For some of the patients, that might mean holding their hand, reading to them or adjusting their pillow to ensure they are comfortable in their last hours. 

“We really try to make the focus on just being there and being a loving presence in the room,” Stockwell-Ferber said.

For volunteer Lisa Prazak, who is a speech language pathologist, the program allows her to see a different side of caregiving. 

“It’s very different for me because I’ll be in a clinical setting during the day working with a patient therapy-wise, and I just take on a totally different role,” she said. “I think it’s a really unique opportunity you can’t get anywhere else. You are on the front lines connecting with somebody. You could do it once and maybe never want to do it again, but I think it would really probably end up changing your life, I mean honestly.”

Volunteer Susan Lamoreaux said the program is not only rewarding, but it has taught her a lot about the dying process. 

“I knew that the program would fit me well,” she said. “When you sit for a vigil, you aren’t talking and you just need to be present instead and practice mindfulness, be aware and be a protector because that’s also what you are doing, is you are protecting that space for an individual who is working at leaving.”

The program’s ultimate goal is to ensure no one dies alone at any of the Providence’s locations who utilize NODA. 

In 2016, over 5,330 volunteer hours were utilized. Volunteers sat with 83 patients, with the busiest month in May 2016, where 610 volunteer hours were used. The least busy month was March 2016, where there were only 157 volunteer hours.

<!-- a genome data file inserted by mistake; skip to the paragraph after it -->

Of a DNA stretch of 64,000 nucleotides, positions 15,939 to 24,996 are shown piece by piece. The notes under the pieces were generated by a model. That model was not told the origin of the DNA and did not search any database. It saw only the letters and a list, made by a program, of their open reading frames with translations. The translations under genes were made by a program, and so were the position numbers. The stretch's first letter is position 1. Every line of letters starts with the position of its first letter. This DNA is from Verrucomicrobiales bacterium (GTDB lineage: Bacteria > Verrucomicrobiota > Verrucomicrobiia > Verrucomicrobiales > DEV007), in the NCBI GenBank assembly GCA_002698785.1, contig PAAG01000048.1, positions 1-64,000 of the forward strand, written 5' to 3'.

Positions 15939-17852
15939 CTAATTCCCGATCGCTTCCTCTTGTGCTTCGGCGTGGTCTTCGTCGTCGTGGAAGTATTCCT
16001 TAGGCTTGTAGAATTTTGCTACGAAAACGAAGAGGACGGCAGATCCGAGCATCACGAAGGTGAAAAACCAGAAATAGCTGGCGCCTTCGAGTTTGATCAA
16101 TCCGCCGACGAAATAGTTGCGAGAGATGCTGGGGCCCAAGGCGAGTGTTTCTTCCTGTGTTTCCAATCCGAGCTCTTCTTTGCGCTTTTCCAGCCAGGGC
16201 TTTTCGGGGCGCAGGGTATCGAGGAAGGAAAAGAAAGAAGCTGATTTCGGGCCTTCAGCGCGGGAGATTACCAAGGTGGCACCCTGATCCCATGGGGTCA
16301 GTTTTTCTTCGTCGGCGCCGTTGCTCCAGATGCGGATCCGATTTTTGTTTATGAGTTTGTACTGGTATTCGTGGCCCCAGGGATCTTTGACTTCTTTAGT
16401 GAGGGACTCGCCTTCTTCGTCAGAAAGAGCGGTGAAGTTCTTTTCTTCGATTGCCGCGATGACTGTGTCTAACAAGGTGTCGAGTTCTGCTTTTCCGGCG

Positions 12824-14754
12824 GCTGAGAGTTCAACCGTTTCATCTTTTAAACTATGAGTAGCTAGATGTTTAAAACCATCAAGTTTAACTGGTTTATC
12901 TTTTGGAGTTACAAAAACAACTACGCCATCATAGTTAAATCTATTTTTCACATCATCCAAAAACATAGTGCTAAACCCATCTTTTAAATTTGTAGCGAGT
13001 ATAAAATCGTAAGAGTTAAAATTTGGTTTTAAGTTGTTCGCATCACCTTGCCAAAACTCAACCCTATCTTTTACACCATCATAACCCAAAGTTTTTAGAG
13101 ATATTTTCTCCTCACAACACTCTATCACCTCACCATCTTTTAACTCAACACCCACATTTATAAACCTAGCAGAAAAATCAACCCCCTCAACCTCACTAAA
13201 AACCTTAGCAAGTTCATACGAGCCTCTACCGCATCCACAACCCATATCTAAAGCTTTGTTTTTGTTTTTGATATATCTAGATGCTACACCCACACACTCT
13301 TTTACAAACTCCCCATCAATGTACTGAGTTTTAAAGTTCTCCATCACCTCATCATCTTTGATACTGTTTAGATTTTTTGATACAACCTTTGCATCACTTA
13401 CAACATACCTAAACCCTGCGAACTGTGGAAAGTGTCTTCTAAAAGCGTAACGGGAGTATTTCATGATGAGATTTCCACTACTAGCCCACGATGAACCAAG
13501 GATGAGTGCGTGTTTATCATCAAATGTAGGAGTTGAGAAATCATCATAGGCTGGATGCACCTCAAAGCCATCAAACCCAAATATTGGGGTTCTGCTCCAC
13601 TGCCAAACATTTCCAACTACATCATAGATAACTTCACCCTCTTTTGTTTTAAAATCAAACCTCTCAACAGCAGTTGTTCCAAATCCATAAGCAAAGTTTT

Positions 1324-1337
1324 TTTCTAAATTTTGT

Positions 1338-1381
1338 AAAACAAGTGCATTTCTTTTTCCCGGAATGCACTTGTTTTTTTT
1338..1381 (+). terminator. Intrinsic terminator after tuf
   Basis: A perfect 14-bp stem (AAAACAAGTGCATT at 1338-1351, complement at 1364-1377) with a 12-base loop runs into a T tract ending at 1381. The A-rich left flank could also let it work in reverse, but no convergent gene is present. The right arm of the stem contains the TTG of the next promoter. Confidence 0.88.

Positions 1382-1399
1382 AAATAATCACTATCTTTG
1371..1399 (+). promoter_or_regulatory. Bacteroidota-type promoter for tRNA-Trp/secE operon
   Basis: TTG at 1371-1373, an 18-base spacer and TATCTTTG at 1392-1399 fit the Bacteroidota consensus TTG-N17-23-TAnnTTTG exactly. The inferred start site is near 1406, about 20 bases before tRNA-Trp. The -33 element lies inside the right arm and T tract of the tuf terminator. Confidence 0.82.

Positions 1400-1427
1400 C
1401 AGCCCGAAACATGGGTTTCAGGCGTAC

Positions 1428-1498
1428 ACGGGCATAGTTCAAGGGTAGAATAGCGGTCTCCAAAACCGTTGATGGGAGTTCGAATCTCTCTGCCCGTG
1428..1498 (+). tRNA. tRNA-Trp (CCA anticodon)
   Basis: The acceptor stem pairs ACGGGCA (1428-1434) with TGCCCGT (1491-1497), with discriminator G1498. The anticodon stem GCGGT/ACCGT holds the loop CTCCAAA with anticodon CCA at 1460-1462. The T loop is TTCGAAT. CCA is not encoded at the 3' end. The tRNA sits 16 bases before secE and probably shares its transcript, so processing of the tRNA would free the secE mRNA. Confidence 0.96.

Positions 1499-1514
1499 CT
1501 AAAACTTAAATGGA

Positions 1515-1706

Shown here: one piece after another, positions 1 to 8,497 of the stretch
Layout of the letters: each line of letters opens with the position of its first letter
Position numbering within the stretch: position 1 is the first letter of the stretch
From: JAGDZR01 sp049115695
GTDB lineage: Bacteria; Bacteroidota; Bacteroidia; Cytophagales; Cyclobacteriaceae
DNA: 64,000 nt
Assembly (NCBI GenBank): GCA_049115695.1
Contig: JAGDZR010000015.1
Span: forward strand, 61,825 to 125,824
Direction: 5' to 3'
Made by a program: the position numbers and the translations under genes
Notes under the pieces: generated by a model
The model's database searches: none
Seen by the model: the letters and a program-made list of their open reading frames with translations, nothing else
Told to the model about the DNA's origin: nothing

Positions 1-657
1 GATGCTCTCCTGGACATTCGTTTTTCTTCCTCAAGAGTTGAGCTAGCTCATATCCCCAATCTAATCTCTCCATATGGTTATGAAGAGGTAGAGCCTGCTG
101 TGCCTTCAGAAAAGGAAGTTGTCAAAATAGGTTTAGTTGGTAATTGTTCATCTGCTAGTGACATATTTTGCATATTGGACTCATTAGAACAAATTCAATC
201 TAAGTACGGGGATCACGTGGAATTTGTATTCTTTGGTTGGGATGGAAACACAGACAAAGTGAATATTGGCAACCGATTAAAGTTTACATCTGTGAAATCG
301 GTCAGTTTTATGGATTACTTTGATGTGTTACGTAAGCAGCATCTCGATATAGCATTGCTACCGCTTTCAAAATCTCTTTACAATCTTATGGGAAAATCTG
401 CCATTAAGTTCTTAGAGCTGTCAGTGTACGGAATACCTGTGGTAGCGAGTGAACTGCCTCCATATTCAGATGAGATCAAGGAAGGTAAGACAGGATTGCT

Volunteers in the program are able to give as much or as little time as they want. They typically sit with a patient for four hours at a time, after going through an orientation and training program. 

“Our volunteers are mind blowingly amazing,” Stockwell-Ferber said. “Our folks are not only willing to sit with our patients, but are clearly honored to sit with our patients. It’s pretty neat the culture of gratitude that our volunteers have.”

 

Abigail had been taking care of her mother for two years prior to admitting her into the hospital. Her mother had suffered a stroke and couldn’t be alone. Abigail ultimately took her mother home where she died 28 hours later, with her daughter by her side. 

The constant companionship, in part through the NODA program, is something Abigail said she is sure helped comfort her mother.

“I think she was relieved because I truly believe that even if someone is unresponsive, they can still hear whoever is in the room,” she said. “I think my mother understood fully that I had to go home and take care of things at home, but I think she was probably really relieved she wasn’t there by herself.” 

She said she absolutely recommends the NODA program to others.

“It’s such a relief to the family member, but also to the person who is lying there in bed so they are not alone. I don’t think anyone should be alone when they are passing,” Abigail said. 

Once she gets through her period of grief, Abigail hopes to volunteer with the program to help others in similar situations. She said the process will be one of the most rewarding things she could do.

“I have been there,” Abigail said. “I know what these people are feeling and I know what a relief it is to get that little bit of rest and go with the comfort of knowing that someone was taking my place sitting beside that bed.”